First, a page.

House of Similarities
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Creating a home for bees can be very different from setting up a honey factory.
It would be unfair to say that all of the artificial beehives around the world are places of exploitation and domination. In many of them, particularly the small-scale ones, beekeepers love the bees, treat them with affection, and look at them with reverence because they are endearing beings whose existence leads us naturally to sweetness. However, apiaries are often places of abuse. Many of them reach industrial—sometimes exorbitant—dimensions, and focus from their inception on exploitation, multiplication, and efficiency that characterizes any serial production process. There is no need to mention here where these voracious practices and engineering for domination have taken us.
A few months ago, I visited the town of Maní in the Yucatán Peninsula. I went with the intention of getting to know the community that lives there, the Melipona bees, and the people who, by vocation, work hard to breed them. Given the delicate nature of this genus of bees and the particular sensitivity of the local inhabitants, I knew that I would encounter a gentle and fair approach to beekeeping. But what I observed in the meliponaries was much more than just an equitable partnership; I witnessed an endearing ancestral practice of interspecies mutuality. I was also touched by the unified organization and unlikely intelligence of a swarm.
We built a house for Melipona bees: a structure that is both a reflection and a product of the observation, learning, and uninhibited understanding of these winged nymphs that, in their loving strategy, have no need for a stinger. It is a house of tribute and gratitude. Rather than a grand aspiration, it is a gesture and a meeting point. An attempt, which may succeed or fail, to reward and honor the queen and her multifaceted descendants. The small building will be given to the bees and their flowers, to the landscape, and to the community that provides them with dwellings and helps them display a surprising range of virtues, benefits, and reciprocities. This exercise offers us the opportunity to become short-term allies of the bees—even if only at the symbolic level—and become their students, learning from their collective practice, integral forms of organization, complicity, and impeccable upbringing. It is a gift for the bees that is given without asking for anything in return, other than their erudition and trust.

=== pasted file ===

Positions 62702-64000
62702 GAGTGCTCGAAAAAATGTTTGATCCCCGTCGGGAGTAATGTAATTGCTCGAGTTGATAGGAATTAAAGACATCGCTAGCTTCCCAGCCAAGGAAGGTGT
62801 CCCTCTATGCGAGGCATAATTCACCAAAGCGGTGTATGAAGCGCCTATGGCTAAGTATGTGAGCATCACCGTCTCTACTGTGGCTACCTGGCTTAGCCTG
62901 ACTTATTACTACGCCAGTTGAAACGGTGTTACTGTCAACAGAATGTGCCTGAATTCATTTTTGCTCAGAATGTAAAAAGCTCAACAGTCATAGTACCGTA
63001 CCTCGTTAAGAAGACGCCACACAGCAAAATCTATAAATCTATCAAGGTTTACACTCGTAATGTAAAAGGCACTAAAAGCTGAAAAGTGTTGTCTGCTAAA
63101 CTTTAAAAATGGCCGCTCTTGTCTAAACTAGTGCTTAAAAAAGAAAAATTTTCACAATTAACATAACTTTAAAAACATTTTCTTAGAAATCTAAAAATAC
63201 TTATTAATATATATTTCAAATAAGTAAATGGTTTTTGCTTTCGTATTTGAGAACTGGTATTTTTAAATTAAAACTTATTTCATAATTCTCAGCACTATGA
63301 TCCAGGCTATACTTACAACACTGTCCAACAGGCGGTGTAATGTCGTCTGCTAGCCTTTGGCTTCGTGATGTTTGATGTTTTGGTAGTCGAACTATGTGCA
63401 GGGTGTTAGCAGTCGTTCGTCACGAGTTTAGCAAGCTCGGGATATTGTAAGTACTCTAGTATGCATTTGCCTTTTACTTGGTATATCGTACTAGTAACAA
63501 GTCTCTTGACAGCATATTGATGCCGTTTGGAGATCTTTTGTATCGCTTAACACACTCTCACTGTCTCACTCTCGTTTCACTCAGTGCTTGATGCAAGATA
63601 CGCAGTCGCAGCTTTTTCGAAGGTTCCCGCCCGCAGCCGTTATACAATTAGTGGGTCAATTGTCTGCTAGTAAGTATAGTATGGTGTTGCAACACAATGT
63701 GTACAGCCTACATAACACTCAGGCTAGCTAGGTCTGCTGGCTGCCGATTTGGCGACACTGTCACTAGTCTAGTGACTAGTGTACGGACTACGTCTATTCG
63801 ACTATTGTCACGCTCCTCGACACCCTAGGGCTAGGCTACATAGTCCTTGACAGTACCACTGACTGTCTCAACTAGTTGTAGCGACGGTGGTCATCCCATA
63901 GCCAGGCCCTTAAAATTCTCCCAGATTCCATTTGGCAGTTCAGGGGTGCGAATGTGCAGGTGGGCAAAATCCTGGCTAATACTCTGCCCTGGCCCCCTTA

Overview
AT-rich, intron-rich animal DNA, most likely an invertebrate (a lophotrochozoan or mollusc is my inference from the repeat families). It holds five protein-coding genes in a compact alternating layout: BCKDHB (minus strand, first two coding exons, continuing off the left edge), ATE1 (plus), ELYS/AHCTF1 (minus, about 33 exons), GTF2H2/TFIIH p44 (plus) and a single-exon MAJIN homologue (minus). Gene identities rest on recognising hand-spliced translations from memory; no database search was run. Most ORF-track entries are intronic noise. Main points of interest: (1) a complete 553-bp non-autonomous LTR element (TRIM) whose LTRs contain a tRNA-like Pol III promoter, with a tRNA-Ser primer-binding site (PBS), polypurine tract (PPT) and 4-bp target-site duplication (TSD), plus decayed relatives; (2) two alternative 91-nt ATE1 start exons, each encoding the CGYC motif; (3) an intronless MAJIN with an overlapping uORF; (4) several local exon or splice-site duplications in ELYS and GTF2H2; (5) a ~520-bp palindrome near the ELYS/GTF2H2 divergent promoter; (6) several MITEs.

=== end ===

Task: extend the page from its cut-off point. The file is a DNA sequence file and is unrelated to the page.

In addition to being a house, this small structure is also a statement composed of a single word: Sphere. Or star, imprint, maternal womb, smooth body free of edges, universe of infinite continuity whose interior allows for freedom in the design of the royal chamber and of that world of vaults, passageways, laboratories, and cradles built by the Melipona architects. It is a temple with a single entrance guarded by the stoic vigilant who has always passed his baton to every Melipona house that has ever existed. They will inhabit it in their time, there in Maní, and in their ways of doing so we will find—I would like to believe—a stream of utterances, lessons, and answers.
Inhabitants shape their surroundings, transforming them into their own world. The similarities, in dynamic play with differences, are the paradoxical starting points of a possible form of interspecies communication. A dwelling is a universal referent: it is recognized, respected, or transgressed—inhabited and defended—and each house portrays the particular universe of each realm.
Ariel Guzik, 12.09.2022
Translated by Juan Diego Otero and Joseph Keady for Gegensatz Translation Collective